Originally built in 1901, Willow Avenue was acquired as a blank canvas ­devastated by Hurricane Sandy. A red brick shell with wood floors and a dilapidated staircase – absolutely nothing was salvageable.

Not wanting to interfere with the existing historic front façade, a three-story, 16-foot rear extension and roof deck were added to maximize space. At the top, a built-in dry bar in the penthouse help to entertain guests who visit the green roof deck with peek-a-boo views of the Empire State Building.

 This home’s transition into a refined industrial space started with painting the entire façade black. Inside, historic features were highlighted through a continuation of the contemporary design, leaving elements like the original brick walls and wood floor beams exposed. The designers capitalized on accent lighting and natural woods throughout to soften the abundance of industrial elements by creating a seamless transition from the walnut hardwood floors into wood feature walls that run from floor-to-ceiling in the master bedroom and the entire height of the three-story grand focal point of the home.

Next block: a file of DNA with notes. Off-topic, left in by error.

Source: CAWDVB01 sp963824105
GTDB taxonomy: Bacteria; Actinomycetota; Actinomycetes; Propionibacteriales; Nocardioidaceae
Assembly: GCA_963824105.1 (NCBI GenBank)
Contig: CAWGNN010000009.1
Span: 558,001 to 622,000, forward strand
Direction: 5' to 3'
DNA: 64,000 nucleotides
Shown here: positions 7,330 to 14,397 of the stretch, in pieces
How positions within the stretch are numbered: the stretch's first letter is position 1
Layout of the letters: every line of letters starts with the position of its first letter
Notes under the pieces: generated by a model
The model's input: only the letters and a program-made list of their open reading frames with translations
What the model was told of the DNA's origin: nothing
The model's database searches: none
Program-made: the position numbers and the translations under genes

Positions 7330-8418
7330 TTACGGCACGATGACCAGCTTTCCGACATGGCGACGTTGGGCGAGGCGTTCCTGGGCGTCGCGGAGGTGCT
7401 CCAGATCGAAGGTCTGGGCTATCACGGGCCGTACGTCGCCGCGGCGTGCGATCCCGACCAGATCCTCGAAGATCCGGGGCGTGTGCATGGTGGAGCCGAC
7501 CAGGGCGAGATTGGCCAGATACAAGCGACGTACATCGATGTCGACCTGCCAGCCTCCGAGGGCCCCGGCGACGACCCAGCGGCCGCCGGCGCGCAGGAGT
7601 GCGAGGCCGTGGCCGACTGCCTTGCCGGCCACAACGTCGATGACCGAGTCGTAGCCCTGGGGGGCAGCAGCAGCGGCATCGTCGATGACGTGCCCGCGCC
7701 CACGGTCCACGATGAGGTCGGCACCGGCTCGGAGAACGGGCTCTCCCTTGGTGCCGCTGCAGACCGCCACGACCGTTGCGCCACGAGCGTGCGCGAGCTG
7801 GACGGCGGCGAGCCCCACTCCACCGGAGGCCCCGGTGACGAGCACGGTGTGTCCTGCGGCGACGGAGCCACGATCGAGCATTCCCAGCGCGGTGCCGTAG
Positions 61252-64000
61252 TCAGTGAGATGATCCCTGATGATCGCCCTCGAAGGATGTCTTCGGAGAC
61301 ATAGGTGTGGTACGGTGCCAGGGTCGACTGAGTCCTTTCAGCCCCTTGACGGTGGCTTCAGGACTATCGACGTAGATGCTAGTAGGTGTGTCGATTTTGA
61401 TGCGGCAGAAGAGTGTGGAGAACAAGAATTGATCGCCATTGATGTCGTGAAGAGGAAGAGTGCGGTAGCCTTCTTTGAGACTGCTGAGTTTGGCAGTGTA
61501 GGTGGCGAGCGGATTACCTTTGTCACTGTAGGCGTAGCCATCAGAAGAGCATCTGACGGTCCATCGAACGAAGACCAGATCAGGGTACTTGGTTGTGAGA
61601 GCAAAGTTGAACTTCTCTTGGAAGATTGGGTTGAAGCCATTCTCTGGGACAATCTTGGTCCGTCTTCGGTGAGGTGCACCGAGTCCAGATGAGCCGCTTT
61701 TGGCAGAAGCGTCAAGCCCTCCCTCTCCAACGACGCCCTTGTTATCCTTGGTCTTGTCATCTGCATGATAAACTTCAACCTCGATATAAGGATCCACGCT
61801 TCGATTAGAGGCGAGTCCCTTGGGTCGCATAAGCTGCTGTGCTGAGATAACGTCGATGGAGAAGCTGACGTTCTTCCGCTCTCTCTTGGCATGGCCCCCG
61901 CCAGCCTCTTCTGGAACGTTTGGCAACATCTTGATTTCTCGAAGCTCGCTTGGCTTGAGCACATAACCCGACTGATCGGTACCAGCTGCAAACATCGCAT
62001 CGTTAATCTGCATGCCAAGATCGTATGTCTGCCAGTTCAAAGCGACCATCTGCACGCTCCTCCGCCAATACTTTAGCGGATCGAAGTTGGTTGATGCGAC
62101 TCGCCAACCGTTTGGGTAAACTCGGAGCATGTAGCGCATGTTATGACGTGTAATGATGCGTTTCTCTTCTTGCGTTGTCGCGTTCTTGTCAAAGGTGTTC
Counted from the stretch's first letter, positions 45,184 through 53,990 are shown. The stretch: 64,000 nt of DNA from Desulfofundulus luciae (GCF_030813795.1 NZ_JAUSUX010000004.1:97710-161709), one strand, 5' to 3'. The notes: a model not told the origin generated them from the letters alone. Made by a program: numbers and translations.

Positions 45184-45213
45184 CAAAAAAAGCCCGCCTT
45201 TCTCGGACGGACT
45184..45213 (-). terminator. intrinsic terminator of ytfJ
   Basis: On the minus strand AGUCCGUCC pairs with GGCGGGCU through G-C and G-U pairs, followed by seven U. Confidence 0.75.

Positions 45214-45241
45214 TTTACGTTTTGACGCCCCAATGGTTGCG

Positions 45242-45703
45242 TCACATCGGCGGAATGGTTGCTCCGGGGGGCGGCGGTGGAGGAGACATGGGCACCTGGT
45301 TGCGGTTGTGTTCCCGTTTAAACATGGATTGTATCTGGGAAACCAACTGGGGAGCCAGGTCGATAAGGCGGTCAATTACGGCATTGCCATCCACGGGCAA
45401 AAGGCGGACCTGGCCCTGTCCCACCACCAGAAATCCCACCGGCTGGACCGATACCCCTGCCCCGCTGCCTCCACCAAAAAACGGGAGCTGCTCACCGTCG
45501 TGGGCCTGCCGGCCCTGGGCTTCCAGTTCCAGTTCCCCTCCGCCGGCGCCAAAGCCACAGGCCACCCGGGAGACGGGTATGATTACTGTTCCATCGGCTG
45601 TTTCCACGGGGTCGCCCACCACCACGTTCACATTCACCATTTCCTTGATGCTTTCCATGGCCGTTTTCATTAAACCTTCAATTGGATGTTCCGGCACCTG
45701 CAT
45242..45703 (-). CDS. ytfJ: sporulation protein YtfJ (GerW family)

On the parlor level, a steel zig-zag stringer staircase spirals the custom glass elevator to the roof deck, creating a sculptural feature on every floor. Large transparent globe lights descend through a three-story open skylight, visually amplifying the height and creating a sunlit corridor between floors.

Designed & Completed by Kirk P Mitchell while Head Architect at Dixon Projects 2016